Build a message map. If you’re asked to do an interview or answer questions about what you do, take a few minutes to gather your thoughts. Pick your topic or key point and support it with three key messages and supporting arguments. This technique also works for writing a letter to the editor, talking to your school board or meeting with politicians. Be careful not to overwhelm your audience with complicated messages or too many numbers, but if you don’t have any statistics handy, don’t make them up

“Always take a few minutes to compose yourself and get some points together,” advises Troy. “You can do this anywhere, in the dust on the dash of your pickup, on a napkin, anywhere – and don’t be afraid to have it sitting right in front of you.”

Stay informed. Know what consumers are seeing and hearing and what some of the common myths are about agriculture. To consumers, a farmer is a farmer regardless of what commodity you produce so you’re likely to be asked questions about all sorts of things people hear or see in the news. Be enthusiastic about what you do – if you’re not excited about what you do, no one else will be either.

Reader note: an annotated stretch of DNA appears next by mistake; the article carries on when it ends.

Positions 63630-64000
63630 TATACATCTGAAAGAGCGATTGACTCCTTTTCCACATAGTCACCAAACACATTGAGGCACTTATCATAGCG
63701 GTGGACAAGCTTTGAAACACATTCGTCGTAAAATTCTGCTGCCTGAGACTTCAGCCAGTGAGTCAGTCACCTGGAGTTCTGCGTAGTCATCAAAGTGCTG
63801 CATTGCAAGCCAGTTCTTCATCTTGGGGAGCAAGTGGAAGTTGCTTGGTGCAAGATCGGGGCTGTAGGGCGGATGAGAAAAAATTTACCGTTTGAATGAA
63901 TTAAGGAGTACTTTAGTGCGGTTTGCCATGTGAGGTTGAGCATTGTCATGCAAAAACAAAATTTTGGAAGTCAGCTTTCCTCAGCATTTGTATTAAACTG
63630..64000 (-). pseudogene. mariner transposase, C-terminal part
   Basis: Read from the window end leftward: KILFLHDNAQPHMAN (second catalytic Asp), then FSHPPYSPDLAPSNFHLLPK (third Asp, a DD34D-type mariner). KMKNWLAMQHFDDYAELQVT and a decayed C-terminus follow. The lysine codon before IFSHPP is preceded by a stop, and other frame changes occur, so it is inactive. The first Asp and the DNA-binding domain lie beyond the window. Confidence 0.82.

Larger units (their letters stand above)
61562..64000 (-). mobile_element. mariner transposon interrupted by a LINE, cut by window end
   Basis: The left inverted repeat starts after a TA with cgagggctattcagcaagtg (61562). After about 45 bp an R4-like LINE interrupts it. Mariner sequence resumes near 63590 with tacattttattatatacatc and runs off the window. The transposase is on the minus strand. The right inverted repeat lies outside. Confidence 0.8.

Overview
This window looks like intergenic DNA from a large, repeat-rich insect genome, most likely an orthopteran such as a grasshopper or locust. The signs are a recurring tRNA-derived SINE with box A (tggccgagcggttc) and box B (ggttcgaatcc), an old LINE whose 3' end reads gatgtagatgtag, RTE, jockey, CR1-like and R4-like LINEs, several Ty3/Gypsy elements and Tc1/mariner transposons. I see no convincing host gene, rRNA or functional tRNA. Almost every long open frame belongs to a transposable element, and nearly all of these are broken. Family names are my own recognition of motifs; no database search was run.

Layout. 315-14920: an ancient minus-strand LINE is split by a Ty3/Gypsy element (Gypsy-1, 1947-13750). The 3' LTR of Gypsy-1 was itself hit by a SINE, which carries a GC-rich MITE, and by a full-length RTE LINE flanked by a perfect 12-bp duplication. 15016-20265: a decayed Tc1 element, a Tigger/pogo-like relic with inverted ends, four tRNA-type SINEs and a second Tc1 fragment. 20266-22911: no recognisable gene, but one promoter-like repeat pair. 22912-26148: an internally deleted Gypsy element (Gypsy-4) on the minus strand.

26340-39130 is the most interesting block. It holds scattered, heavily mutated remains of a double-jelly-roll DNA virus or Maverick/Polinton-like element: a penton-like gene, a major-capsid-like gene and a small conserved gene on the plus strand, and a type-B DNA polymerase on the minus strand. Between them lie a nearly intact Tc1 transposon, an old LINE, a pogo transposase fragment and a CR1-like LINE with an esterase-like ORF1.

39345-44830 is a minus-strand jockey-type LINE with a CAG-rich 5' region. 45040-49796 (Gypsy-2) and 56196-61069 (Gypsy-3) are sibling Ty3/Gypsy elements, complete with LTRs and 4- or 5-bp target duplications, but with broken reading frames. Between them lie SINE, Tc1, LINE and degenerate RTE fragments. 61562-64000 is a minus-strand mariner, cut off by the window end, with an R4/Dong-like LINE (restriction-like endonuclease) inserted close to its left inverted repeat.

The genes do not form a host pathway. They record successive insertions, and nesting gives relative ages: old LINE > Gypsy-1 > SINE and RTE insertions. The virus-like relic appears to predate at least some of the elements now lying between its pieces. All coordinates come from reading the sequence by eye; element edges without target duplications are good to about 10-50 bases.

“Talk with emotion, not fact and science,” says Stacy. “As farmers we’re not used to being emotional but activists and those who are against agriculture use emotion all the time.”

Become involved. Join the groups in your area. This can be a local chamber of commerce, business association or other organization so you can meet people who aren’t part of your regular agricultural world. These venues provide opportunities for you to speak up about who you are and what you do to produce food. The Hadricks also advise farmers to be active in the farm organizations they belong to.